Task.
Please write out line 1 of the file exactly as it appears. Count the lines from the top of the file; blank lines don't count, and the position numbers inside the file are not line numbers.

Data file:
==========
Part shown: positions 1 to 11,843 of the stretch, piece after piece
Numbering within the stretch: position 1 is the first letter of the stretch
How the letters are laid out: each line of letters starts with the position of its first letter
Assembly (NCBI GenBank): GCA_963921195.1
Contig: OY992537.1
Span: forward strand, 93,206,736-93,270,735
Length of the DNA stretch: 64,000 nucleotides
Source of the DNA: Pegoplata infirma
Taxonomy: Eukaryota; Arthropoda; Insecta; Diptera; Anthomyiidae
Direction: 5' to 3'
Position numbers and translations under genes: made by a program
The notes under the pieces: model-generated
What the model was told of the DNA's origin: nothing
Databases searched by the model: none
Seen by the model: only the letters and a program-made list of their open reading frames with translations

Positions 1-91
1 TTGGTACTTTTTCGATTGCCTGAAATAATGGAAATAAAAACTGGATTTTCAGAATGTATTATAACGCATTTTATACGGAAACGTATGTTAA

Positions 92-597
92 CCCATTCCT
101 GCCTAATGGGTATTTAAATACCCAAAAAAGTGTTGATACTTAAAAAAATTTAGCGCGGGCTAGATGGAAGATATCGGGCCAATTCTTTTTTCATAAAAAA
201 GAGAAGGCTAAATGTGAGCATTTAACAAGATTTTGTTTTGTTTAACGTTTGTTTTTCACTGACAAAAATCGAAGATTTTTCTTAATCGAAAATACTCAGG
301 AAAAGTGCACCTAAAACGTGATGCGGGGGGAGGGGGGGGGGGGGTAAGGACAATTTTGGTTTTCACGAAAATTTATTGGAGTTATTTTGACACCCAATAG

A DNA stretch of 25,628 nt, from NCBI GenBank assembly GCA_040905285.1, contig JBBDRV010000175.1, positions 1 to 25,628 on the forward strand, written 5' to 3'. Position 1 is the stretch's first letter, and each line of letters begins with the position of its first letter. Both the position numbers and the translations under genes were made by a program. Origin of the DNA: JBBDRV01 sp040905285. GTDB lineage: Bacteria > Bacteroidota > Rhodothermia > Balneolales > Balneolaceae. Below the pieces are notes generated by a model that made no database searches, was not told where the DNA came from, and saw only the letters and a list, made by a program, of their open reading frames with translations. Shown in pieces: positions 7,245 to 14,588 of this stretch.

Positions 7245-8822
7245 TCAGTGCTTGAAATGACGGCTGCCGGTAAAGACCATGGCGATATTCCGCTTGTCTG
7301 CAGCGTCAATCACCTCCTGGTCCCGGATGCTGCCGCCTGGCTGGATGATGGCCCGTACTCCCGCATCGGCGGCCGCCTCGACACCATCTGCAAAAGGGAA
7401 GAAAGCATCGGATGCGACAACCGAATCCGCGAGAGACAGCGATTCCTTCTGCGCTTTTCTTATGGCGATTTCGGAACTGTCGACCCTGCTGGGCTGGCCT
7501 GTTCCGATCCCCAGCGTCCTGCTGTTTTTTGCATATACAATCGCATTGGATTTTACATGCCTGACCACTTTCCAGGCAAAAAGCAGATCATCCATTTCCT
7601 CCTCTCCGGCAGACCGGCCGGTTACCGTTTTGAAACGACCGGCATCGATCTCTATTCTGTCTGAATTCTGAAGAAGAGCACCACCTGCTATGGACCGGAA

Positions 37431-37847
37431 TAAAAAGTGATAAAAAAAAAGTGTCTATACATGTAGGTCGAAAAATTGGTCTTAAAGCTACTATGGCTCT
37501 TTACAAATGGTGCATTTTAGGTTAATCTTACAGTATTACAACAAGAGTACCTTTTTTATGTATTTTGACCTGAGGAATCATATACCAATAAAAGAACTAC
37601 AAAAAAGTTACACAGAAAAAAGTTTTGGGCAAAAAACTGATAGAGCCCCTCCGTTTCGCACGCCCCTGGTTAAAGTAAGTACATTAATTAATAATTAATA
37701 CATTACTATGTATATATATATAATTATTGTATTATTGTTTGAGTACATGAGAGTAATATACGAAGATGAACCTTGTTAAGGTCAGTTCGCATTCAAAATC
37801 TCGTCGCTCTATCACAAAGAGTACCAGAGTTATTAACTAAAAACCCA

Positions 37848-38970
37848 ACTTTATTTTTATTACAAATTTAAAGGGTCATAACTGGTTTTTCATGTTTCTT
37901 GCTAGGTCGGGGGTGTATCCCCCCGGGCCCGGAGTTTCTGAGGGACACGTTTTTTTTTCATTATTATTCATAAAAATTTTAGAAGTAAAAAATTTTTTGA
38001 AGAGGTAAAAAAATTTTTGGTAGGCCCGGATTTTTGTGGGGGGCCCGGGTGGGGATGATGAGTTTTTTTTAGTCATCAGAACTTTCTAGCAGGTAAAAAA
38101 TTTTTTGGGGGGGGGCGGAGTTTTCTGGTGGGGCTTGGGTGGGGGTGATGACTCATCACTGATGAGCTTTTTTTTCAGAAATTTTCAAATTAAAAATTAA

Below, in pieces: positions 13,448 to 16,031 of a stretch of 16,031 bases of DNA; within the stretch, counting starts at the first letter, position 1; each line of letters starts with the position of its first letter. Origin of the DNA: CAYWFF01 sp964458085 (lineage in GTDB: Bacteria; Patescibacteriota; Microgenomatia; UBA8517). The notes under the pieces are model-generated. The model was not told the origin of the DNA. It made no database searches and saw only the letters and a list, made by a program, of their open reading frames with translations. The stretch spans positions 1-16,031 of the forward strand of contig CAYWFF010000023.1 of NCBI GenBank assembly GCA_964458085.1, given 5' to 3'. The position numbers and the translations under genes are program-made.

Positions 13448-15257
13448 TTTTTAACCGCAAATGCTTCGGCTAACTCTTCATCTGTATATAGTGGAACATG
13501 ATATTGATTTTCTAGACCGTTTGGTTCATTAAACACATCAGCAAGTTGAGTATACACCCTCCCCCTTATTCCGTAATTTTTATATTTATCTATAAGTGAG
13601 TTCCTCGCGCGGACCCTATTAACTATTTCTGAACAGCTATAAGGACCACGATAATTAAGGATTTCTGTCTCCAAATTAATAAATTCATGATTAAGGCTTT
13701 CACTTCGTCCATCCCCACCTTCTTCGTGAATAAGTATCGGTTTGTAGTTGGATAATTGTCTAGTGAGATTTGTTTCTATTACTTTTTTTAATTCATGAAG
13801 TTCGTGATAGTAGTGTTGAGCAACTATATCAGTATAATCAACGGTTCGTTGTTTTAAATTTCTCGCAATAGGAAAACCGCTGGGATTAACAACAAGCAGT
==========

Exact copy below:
Part shown: positions 1 to 11,843 of the stretch, piece after piece